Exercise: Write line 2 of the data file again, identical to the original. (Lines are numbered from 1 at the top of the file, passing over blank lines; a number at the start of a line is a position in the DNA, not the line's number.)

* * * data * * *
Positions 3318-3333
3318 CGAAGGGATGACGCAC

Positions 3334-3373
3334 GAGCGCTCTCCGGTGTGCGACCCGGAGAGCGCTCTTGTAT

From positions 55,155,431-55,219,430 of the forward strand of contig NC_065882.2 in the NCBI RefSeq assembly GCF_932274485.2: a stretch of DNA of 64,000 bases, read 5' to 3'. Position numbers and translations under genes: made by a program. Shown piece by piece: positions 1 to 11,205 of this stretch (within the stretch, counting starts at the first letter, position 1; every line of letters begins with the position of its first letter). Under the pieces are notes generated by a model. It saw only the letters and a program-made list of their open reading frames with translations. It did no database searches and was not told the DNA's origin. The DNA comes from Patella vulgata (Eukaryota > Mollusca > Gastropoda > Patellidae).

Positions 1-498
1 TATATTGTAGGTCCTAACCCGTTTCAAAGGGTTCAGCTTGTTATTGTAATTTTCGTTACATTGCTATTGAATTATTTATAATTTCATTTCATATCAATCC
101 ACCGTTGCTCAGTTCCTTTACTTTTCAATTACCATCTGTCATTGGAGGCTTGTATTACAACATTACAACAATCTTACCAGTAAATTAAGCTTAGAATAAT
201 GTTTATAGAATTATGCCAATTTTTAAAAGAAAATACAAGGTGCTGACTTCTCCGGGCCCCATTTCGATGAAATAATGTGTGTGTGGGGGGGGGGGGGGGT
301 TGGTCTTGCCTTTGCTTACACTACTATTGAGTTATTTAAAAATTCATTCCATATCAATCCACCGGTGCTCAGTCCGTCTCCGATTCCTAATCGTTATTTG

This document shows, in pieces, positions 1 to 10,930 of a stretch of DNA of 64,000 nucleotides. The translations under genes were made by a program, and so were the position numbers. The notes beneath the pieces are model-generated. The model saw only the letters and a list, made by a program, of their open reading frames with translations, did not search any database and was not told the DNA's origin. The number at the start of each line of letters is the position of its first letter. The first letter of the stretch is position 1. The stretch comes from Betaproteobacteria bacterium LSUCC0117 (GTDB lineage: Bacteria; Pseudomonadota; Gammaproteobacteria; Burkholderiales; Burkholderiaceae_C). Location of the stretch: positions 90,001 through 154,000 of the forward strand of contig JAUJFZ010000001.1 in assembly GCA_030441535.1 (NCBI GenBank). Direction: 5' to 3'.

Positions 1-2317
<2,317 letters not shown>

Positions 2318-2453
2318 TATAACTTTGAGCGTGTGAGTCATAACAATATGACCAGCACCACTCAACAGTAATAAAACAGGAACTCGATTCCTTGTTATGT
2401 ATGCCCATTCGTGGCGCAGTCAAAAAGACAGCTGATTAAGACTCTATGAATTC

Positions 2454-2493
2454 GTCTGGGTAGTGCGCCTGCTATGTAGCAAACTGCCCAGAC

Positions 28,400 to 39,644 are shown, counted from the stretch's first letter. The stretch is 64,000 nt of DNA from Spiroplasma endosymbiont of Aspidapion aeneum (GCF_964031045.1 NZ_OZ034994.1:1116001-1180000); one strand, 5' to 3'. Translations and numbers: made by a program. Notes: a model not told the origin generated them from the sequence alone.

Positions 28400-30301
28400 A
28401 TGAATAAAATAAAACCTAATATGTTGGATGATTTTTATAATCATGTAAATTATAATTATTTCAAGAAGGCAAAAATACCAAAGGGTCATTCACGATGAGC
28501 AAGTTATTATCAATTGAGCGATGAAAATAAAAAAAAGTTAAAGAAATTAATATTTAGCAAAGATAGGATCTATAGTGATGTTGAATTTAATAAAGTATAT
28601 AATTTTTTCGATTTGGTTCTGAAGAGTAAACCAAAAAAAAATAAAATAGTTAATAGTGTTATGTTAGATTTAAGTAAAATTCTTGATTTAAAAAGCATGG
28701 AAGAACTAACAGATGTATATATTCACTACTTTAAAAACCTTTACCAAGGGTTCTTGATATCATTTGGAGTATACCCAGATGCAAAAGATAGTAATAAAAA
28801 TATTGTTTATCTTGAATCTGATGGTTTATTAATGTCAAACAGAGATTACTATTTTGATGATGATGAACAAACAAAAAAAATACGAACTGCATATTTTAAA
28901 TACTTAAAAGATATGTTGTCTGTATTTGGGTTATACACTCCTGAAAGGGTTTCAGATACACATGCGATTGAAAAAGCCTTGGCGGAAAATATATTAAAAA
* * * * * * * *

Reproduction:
3318 CGAAGGGATGACGCAC